Fanny Cornforth (1835 – c. 1906) was an English Domestic worker, recorded in the 1851 census  as living-in, in Brighton, as a house servant. She became an artist's model and mistress of the Pre-Raphaelite painter Dante Gabriel Rossetti. Later, Cornforth performed the duties of housekeeper for Rossetti. “She was a pre-eminently fine woman,  with regular and sweet features, and a mass of the most lovely blond hair – light-golden, or “harvest yellow.” “I knew this person extremely well …” says W. M. Rossetti. In Rossetti's paintings, the figures modeled by Fanny Cornforth are generally rather voluptuous, differing from those of other models such as Jane Morris and Elizabeth Siddal.
It is believed that Cornforth's real name was Sarah Cox, but not certain, nor is it known when she became known as "Fanny Cornforth". Cornforth was the name of her first husband's stepfather, which she adopted as her surname.
Cornforth met Rossetti in 1858, and became his model and mistress in the absence of Elizabeth Siddal who Rossetti married in 1860, under the impression that she was dying. Many biographers presumed Siddal disliked Cornforth, but there is no proof that Siddal even knew of her existence. Three months after Rossetti's wedding Cornforth married mechanic Timothy Hughes, but the relationship was short-lived. After Siddal's death in 1862, Cornforth moved into the widowed Rossetti's home as his housekeeper. The affair between them lasted until Rossetti's death. For much of the time Rossetti was engaged in an off-and-on relationship with Jane Morris who was married to his colleague, William Morris. Their relationship was not made public but his relationship with Cornforth was.
Cornforth came from the lower/rural working class of English society. Her coarse accent and lack of education shocked Rossetti's friends and family. Many never accepted her and pressured Rossetti to end the affair. Over the course of their relationship, Cornforth gained weight. Much has been made of this by biographers, but the growing girths of both Rossetti and Cornforth was a mutual joke. His pet name for her was "My Dear Elephant" and she called him "Rhino". When they were apart, he drew cartoons of elephants sent them to her.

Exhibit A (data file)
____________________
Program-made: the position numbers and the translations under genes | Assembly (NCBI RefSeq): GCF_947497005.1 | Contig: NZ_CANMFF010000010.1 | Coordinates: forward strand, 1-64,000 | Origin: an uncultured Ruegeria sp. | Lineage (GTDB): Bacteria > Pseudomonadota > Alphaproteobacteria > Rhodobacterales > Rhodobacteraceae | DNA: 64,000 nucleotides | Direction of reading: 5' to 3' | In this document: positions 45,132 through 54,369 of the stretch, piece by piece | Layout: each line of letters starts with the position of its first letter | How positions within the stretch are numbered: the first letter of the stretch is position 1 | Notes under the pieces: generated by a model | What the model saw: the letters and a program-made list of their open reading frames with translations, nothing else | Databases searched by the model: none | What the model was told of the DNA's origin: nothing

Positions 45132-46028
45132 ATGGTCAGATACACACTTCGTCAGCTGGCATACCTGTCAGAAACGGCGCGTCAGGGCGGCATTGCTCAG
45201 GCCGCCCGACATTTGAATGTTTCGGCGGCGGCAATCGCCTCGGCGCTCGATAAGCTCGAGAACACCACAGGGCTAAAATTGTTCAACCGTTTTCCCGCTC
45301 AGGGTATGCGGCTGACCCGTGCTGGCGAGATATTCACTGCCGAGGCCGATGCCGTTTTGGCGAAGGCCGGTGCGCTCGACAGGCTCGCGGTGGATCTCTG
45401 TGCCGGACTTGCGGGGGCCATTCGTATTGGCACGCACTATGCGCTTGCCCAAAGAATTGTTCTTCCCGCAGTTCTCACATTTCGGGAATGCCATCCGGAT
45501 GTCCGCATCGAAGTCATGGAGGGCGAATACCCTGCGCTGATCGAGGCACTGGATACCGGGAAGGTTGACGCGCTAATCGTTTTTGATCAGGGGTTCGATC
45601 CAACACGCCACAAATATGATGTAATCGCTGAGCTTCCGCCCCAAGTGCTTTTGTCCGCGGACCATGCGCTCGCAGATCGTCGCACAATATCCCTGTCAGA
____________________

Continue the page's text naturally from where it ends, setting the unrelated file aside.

It is not known when or where Fanny died. Apparently suffering from senile dementia, in 1905 she was cared for by her sister-in-law.
Role of Fanny Cornforth in Pre-Raphaelite Art 
She sat for at least 60 oils, watercolours, pastels or pencil drawings by Rossetti. The paintings include:
- Bocca Baciata, by Rossetti (1859)
- Lucrezia Borgia, by Rossetti (1861)
- Fair Rosamund (1861)
- Fazio's Mistress (Aurelia) (1863–73)
- The Blue Bower (1865)
- Lady Lilith (1867)
- Found (1869) unfinished
- The Holy Grail (1874)
A small circular oil painting, 9 3/4 in. diameter, made in 1862 and now at the Royal Academy, London is unusually (possibly uniquely) a straightforward portrait of her in this media by Rossetti - rather than her being depicted as a model, which was normal.
Rossetti substituted  the features of another model, Alexa Wilding for Fanny Cornforth in Lady Lilith (1864–68) for example, and since at first glace Wilding's head is not dissimilar, care should be taken in nominating these models.
The many drawings of her by Rossetti include:
Those by other artists include:
The Rossetti Archive has images of a large proportion of these.
Locations of likenesses 
The following are locations of some of the recorded likenesses of Fanny Cornforth:
- D. G. Rossetti, portrait, 1859, Museum of Fine Arts, Boston
- D. G. Rossetti, drawing, c.1860, Ashmolean Museum, Oxford
- D. G. Rossetti, portrait, 1865, Barber Institute of Fine Arts, Birmingham
- D. G. Rossetti, portrait, 1870, Birmingham Museum and Art Gallery
- E. Burne-Jones, portrait
- J. R. S. Stanhope, portrait
- Photograph, University of Manchester Library, Charles Fairfax Murray collection, MS 1282 photographs 3
- Photograph, Delaware Art Museum, Wilmington
- Photographs, National Portrait Gallery, London
Notes and references 
- Whittick, Christopher 'Cornforth , Fanny [Sarah Cox] (1835–c.1906)', Oxford Dictionary of National Biography, Oxford University Press, 2004 accessed 3 Jan 2013
- According to a publication originated in 1985, the dates of birth and death are uncertain - Jan Marsh in Pre-Raphaelite Sisterhood, pp 139–40, 353, 377, 397.
- 1851 Census England & Wales, Class: HO107; Piece: 1646; Folio: 421; Page: 35; GSU roll: 193551. Retrieved 8 January 2012.
- William Michael Rossetti, Vol. 1, Chapter 21, page 203; in: Dante Gabriel Rossetti: his family letters, ed. W. M. Rossetti, 2 vols. (1895); Available on-line at: Dante Gabriel Rossetti on openlibrary.org – Retrieved 7 Jan. 2012.
- Gaunt, W, The Pre-Raphaelite Tragedy (1968); Marsh, Jan, Pre-Raphaelite Sisterhood (1985).
- 1841 & 1851 census
- Spencer-Longhurst, Paul The Blue Bower: Rossetti in the 1860s (2006)
- Daly, Gay (1989). Pre-Raphaelites in Love. New York: Ticknor & Fields. ISBN 0-89919-450-8.
- Marsh, Jan (1998) . Pre-Raphaelite Sisterhood. London: Quartet Books. ISBN 978-0-7043-0169-6.
- Stonell Walker, Kirsty (2006). Stunner : The Fall and Rise of Fanny Cornforth. USA: Lulu Publishing.
- Drewery, Anne (2001). Re-presenting Fanny Cornforth: The makings of an historical identity. UK: With Julian Moore & Christopher Whittick, in The British Art Journal 2001:3.
- Rossetti, Dante Gabriel (1940). Letters to Fanny Cornforth. Baltimore: John Hopkins Press; Baum, Paull F (editor).
- Center for Whistler Studies
- Rossetti Archive
- Birmingham Museums & Art Gallery's Pre-Raphaelite Online Resource includes images of Fanny Cornforth